In the Norris case, the applicant was permitted to proceed even though the legislation criminalising consensual sex between men had never been enforced against him and there was a policy of not enforcing it at all.
Violation by Contracting State
The violation must have been committed by a contracting party state. The state is liable for the acts of its executive, legislature and judiciary. This was responsible for public bodies, even those with a significant element of independence under its broad control. It is not responsible for private bodies, even if they are representative trade bodies. The state may be responsible for the failure to have or impose a law to prevent damage by private persons.
Courts may only deal with the matter after all domestic remedies have been exhausted according to the generally recognised rules for international law and within a period of six months from the date on which the final decision was taken.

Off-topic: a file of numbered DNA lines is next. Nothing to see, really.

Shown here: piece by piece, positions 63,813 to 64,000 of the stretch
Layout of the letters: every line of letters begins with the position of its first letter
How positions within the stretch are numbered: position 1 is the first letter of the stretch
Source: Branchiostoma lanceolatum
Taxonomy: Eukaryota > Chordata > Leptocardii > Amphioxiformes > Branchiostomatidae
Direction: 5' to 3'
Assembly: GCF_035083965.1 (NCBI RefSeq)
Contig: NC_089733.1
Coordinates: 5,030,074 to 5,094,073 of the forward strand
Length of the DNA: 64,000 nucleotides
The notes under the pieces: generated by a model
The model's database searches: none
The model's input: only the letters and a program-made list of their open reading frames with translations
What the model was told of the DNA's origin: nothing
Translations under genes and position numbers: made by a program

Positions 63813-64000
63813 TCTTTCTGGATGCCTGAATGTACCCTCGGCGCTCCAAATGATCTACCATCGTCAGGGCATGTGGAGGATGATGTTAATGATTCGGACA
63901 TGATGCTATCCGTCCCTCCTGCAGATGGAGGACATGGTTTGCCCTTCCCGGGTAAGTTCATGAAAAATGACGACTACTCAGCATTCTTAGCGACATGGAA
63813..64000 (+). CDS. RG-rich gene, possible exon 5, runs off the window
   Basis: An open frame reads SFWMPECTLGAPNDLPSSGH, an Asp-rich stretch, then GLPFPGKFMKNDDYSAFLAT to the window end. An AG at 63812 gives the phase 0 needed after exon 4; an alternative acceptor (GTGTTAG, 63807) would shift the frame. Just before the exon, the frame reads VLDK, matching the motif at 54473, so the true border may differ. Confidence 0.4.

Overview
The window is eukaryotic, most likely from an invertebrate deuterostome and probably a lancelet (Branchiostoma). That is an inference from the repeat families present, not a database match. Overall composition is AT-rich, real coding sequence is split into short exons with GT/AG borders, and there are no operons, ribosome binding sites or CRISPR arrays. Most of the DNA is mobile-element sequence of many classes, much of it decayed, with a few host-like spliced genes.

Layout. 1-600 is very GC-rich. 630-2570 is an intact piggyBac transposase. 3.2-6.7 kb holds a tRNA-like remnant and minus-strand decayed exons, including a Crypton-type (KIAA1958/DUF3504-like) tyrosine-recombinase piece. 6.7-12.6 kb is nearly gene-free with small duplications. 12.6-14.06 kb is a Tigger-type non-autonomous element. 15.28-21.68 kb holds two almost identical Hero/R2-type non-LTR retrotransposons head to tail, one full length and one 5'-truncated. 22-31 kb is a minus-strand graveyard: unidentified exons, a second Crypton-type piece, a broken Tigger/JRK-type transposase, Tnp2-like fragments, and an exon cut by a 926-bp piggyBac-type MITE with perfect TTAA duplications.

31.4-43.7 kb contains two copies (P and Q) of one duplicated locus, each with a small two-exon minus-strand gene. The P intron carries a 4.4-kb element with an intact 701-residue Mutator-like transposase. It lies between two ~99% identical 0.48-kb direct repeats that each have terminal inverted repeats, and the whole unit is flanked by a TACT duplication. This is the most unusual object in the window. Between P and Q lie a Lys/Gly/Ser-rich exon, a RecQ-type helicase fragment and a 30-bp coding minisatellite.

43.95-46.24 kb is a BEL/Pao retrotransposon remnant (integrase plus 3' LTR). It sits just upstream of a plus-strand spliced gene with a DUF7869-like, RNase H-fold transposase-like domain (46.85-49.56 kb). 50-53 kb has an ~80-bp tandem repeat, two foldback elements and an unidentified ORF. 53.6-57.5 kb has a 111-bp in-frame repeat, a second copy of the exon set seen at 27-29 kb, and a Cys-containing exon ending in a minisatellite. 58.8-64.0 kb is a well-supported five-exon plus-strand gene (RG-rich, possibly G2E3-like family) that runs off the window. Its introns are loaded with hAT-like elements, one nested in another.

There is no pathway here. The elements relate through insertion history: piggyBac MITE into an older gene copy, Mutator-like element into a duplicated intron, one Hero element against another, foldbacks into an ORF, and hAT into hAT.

Domestic Remedies Exhausted
The application of the rule of exhaustion must make due allowance for the fact that it is being applied in the context of machinery for the protection of human rights breached by the state. Accordingly, it must be applied with some degree of flexibility, having regard to the circumstances and without excessive formalism.
Applicants must use remedies provided by the state which are sufficient to provide redress for the breaches concerned. There may be judicial or administrative remedies. They should be pursued to the highest court or body available. They must be done so within the required time limits.
If the national remedy is inadequate or ineffective, it need not be pursued. However, there is a presumption that this is not so. There may be exceptional circumstances where the applicant is excused from exhausting domestic remedies.
If the national case law shows that there is no reasonable chance of success with an appeal, the applicant is not obliged to take it. A lawyer\’s formal opinion may be accepted in this regard. However, the applicant\’s doubt about the prospect of success is insufficient.